But as we mentioned earlier, there are over 200 different factors that determine ranking so we can’t just give you a yes or no answer with this. It depends on all the other attributes of your site, whether it is providing a great user experience or not. That is the same with desktop search, not isolated with mobile search.”
Here are some helpful steps to test your site’s mobile capacity:
View your site on various mobile devices including Apple & Samsung.
Review if the links and buttons on your mobile device are large and easy to find, and spaced properly from other elements of the site.
Evaluate page load time. Limit the number of images.
Test your eCommerce, mobile checkout. It will convert more if you keep your number of clicks down. If you have a small e-commerce site that processes payments with PayPal, also consider using Amazon Payments (or an API w/ PayPal) which allows customers to login with Amazon and pay with Amazon while never navigating away from your website.
Show the most important & relevant content. Content is not necessarily king, when it comes to mobile. Pair it down to the most important information. Make sure to insert a button on the bottom right that allows mobile users to go back to the top of the page instantly.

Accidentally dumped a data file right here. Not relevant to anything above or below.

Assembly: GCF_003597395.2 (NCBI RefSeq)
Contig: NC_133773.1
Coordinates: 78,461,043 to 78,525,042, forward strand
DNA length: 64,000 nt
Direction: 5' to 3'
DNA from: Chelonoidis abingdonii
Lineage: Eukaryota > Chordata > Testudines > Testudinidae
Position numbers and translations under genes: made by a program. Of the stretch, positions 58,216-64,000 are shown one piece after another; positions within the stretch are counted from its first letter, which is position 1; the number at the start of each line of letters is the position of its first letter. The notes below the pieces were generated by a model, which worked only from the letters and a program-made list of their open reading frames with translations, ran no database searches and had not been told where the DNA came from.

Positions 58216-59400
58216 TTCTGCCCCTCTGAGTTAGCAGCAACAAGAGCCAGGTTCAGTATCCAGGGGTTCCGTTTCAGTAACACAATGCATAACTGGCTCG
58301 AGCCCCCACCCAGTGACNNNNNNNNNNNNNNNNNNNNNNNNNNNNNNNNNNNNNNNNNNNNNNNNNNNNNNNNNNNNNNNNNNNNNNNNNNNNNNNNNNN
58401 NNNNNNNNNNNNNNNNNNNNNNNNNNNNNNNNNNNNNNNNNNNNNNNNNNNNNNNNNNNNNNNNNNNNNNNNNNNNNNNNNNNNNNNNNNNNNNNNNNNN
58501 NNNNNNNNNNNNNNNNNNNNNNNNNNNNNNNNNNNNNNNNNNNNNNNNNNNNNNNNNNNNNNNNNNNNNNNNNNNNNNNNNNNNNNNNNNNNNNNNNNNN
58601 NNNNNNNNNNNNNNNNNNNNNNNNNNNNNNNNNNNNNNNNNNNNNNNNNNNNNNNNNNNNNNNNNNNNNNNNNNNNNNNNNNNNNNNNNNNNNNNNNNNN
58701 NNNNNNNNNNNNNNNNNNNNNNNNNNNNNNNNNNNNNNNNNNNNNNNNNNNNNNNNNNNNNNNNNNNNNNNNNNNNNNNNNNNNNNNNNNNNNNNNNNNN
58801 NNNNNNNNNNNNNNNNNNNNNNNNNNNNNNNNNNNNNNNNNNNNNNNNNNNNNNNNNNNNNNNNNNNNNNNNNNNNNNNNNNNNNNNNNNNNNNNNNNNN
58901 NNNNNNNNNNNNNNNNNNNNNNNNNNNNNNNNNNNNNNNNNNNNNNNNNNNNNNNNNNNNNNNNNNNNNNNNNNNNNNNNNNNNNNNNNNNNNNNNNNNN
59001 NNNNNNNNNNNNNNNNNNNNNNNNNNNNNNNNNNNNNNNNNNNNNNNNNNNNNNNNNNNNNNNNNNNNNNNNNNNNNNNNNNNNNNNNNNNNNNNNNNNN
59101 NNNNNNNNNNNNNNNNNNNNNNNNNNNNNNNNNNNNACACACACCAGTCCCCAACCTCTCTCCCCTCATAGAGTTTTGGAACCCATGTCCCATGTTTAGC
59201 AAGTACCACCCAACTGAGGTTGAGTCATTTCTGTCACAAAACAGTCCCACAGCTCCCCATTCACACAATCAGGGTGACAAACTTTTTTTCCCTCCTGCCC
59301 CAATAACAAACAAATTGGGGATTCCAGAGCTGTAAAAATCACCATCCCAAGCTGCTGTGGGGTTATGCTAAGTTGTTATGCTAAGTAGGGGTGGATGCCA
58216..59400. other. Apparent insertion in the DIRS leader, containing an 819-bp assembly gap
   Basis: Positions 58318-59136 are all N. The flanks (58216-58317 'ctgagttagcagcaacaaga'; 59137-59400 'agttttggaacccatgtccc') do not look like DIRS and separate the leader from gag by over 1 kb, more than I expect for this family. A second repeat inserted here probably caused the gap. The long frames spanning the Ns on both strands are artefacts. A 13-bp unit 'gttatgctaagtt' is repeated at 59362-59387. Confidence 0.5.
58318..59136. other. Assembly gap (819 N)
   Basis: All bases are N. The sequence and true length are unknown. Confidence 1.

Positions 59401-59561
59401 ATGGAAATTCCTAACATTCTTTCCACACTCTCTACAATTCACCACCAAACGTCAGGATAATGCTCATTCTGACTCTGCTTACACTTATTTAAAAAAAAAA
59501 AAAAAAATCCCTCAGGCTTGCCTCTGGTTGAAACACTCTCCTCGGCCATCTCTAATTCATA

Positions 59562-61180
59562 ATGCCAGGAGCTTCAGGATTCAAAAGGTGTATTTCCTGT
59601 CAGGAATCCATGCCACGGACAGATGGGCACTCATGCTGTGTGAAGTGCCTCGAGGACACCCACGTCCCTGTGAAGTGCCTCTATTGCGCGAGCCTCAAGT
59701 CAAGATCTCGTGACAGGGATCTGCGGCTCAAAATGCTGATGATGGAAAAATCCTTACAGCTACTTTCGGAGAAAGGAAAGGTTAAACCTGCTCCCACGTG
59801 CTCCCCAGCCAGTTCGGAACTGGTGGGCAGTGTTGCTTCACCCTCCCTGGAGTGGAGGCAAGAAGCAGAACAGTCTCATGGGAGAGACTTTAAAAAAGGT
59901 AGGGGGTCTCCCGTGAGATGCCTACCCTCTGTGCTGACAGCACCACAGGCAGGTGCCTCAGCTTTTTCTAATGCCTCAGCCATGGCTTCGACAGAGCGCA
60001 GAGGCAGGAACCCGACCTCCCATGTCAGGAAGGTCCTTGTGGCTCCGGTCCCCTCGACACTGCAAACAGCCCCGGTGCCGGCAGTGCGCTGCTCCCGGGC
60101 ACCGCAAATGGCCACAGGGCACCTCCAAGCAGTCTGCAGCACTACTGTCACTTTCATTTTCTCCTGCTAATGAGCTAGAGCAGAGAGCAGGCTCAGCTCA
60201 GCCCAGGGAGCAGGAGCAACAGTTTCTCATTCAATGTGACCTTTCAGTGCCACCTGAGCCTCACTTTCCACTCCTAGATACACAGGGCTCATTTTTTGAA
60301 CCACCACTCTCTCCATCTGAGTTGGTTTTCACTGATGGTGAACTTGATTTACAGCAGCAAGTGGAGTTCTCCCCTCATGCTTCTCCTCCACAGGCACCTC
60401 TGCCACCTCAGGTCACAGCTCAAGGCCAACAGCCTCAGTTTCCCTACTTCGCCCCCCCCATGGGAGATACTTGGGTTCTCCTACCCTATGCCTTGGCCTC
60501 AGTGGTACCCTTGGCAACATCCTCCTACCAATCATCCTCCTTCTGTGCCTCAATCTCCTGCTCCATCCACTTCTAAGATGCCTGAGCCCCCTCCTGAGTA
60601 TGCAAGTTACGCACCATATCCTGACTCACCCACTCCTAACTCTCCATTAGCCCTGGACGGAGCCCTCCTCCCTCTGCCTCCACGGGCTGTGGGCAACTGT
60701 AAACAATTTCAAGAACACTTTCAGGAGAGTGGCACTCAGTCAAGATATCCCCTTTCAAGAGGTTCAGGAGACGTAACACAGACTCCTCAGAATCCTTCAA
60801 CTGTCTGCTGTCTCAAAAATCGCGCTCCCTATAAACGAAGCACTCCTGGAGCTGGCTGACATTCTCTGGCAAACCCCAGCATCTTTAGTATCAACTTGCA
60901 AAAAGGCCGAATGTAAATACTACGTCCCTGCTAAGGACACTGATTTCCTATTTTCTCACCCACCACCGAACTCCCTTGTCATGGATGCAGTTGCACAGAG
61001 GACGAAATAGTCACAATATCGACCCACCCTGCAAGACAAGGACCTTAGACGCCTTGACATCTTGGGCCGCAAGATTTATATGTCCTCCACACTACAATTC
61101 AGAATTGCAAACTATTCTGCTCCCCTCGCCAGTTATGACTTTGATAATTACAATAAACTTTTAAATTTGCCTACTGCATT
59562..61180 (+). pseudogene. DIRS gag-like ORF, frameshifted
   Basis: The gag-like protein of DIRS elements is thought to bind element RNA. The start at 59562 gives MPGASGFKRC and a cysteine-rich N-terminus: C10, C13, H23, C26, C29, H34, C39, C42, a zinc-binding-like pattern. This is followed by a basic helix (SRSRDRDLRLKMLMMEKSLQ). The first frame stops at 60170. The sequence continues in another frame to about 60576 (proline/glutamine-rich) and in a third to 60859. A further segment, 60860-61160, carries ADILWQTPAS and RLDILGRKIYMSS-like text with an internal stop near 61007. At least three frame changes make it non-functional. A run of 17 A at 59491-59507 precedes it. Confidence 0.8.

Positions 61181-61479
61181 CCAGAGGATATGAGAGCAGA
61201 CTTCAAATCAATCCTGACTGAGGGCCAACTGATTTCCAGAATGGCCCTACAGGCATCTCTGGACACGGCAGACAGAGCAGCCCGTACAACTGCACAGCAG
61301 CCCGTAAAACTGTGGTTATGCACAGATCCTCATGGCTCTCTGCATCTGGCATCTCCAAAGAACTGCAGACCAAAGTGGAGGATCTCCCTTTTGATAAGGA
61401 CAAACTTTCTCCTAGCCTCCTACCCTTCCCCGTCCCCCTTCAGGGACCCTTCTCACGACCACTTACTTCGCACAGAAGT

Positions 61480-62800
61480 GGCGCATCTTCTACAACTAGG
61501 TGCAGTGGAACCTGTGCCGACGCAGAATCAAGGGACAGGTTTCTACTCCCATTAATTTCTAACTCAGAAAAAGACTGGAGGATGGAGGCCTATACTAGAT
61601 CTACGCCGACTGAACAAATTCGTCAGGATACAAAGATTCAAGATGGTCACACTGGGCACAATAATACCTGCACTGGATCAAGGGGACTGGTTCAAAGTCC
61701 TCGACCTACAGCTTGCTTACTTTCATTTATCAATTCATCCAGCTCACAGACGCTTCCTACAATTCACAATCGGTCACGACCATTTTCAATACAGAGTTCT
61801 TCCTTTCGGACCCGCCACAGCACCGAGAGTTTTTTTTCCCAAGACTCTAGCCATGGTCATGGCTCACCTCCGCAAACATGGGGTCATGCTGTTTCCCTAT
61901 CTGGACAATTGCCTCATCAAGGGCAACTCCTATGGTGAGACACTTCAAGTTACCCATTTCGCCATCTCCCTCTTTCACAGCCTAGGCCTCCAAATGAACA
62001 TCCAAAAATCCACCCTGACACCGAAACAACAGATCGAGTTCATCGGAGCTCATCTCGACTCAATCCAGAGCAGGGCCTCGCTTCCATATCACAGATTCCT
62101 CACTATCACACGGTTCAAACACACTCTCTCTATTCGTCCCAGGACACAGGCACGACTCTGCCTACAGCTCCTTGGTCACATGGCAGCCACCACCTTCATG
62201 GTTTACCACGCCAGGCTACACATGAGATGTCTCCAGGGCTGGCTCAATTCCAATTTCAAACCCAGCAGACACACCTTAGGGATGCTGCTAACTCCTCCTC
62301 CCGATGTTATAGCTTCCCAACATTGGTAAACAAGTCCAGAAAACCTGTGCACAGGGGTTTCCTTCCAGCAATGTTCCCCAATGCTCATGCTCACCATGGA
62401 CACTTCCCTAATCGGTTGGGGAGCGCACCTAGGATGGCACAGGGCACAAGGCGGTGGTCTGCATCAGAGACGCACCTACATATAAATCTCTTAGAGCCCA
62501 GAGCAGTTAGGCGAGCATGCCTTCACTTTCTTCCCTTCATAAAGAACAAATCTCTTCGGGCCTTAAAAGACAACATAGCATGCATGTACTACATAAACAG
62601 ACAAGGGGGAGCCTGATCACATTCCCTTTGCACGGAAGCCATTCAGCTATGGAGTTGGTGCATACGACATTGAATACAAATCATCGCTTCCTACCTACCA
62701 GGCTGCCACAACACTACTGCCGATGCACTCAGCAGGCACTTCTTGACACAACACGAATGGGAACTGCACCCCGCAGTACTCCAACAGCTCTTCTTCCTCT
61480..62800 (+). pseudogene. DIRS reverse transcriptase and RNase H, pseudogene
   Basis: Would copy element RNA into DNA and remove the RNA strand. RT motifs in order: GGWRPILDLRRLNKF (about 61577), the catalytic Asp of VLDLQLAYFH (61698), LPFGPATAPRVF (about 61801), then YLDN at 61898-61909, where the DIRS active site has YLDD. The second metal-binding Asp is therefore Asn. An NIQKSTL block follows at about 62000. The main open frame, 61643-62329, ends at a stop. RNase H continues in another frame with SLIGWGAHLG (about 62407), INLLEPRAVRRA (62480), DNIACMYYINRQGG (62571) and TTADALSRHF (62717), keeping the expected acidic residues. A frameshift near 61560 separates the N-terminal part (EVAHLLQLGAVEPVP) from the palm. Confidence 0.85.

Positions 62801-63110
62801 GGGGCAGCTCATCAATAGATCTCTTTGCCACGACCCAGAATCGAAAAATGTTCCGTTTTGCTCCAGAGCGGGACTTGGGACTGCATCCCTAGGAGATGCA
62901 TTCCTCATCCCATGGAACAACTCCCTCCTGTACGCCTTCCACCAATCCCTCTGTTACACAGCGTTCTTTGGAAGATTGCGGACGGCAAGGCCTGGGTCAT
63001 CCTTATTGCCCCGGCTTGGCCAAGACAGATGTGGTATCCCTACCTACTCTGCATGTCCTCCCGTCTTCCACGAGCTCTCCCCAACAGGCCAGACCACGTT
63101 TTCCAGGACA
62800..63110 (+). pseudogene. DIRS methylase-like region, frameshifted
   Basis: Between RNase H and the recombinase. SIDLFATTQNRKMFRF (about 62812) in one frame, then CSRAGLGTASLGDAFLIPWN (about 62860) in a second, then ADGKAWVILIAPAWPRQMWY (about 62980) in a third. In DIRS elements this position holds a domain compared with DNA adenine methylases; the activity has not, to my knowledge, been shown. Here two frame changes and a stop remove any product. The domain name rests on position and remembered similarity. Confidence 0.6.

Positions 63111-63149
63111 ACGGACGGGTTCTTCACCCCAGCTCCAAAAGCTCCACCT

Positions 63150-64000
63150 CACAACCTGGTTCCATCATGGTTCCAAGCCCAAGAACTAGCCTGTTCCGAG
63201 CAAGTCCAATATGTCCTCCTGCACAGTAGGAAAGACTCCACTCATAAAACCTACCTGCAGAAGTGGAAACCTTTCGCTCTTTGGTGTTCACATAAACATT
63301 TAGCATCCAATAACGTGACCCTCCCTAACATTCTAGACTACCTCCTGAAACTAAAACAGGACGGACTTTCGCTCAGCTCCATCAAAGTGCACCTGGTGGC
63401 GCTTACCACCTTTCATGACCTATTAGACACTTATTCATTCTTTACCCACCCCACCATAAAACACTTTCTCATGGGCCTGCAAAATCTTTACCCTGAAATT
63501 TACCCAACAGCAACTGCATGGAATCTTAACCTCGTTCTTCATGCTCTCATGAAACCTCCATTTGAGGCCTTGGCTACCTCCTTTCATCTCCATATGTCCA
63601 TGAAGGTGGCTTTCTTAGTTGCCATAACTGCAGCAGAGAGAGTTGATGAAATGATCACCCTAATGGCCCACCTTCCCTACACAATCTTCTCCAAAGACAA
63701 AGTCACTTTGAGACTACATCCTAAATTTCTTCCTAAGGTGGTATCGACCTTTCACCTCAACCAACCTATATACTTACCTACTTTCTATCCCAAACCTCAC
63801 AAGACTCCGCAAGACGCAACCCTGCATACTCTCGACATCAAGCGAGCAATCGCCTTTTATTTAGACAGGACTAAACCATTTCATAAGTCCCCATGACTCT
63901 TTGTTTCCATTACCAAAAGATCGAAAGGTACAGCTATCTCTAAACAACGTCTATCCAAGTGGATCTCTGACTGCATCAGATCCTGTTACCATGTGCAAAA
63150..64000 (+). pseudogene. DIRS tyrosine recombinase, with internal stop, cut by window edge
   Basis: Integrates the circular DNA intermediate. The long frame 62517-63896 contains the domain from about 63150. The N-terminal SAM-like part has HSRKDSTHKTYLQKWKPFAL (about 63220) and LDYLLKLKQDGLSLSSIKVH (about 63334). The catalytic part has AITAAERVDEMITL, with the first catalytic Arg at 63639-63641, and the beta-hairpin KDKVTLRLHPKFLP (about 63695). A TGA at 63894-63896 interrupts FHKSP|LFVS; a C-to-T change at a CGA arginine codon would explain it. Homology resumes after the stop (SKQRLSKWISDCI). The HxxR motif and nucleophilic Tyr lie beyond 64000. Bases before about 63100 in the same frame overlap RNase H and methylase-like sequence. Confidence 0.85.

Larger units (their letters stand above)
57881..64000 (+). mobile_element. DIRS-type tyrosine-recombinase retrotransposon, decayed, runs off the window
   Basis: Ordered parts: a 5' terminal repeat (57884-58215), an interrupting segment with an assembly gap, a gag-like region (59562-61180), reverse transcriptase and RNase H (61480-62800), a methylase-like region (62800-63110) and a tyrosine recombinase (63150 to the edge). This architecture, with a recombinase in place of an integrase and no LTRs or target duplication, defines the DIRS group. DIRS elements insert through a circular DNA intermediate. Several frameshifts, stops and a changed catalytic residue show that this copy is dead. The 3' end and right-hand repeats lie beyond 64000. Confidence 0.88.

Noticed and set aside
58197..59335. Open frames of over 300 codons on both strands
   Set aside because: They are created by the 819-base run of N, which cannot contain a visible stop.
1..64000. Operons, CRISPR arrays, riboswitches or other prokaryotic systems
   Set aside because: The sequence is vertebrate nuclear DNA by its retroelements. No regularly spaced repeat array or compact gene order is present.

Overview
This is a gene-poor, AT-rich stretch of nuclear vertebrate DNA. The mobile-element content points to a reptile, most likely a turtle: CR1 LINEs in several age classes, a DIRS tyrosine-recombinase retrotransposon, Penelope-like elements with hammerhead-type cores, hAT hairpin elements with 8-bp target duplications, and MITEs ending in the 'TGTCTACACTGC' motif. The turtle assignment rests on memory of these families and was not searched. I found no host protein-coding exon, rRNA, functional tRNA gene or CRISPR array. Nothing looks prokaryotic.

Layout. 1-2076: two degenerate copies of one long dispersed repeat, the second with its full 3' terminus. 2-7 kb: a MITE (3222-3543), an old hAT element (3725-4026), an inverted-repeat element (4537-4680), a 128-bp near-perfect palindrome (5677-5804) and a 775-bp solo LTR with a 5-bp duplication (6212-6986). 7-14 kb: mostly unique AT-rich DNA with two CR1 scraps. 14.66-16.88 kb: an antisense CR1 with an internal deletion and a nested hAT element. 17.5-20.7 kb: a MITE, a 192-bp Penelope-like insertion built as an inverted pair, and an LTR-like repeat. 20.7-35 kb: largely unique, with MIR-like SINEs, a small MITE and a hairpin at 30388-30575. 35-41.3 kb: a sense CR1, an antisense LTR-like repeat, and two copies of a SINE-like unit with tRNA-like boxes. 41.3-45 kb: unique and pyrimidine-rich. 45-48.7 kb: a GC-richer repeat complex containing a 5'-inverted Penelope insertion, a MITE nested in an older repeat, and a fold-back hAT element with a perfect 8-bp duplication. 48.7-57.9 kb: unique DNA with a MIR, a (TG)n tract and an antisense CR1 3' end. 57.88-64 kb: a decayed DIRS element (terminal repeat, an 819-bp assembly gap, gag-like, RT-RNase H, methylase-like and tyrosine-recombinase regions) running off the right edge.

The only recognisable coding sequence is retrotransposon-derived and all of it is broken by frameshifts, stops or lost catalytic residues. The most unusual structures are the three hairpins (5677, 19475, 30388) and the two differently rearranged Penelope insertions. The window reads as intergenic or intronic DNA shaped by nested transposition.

Make sure there is a visible click-to-call button. These buttons are designed to call the number, when clicked on a mobile device.
Make the content, products and/or services on mobile sharable: Optimizing for social sharing standards is key.
SERPs (Search Engine Results Page) are changing all the time. Knowledge graph has jumped from 17% to 27% of Google’s queries, according to Moz’s Dr. Pete Meyers.
“Google is essentially competing against us with our own information, and I think that’s a turning point in the relationship between Google and webmasters.” -Dr. Pete Meyers, Moz
Don’t risk a continued drop in rankings, make sure your site is engaging, creative, optimized and mobile friendly.
Make sure your mobile site is nimble and a hell of a lot faster than a manatee.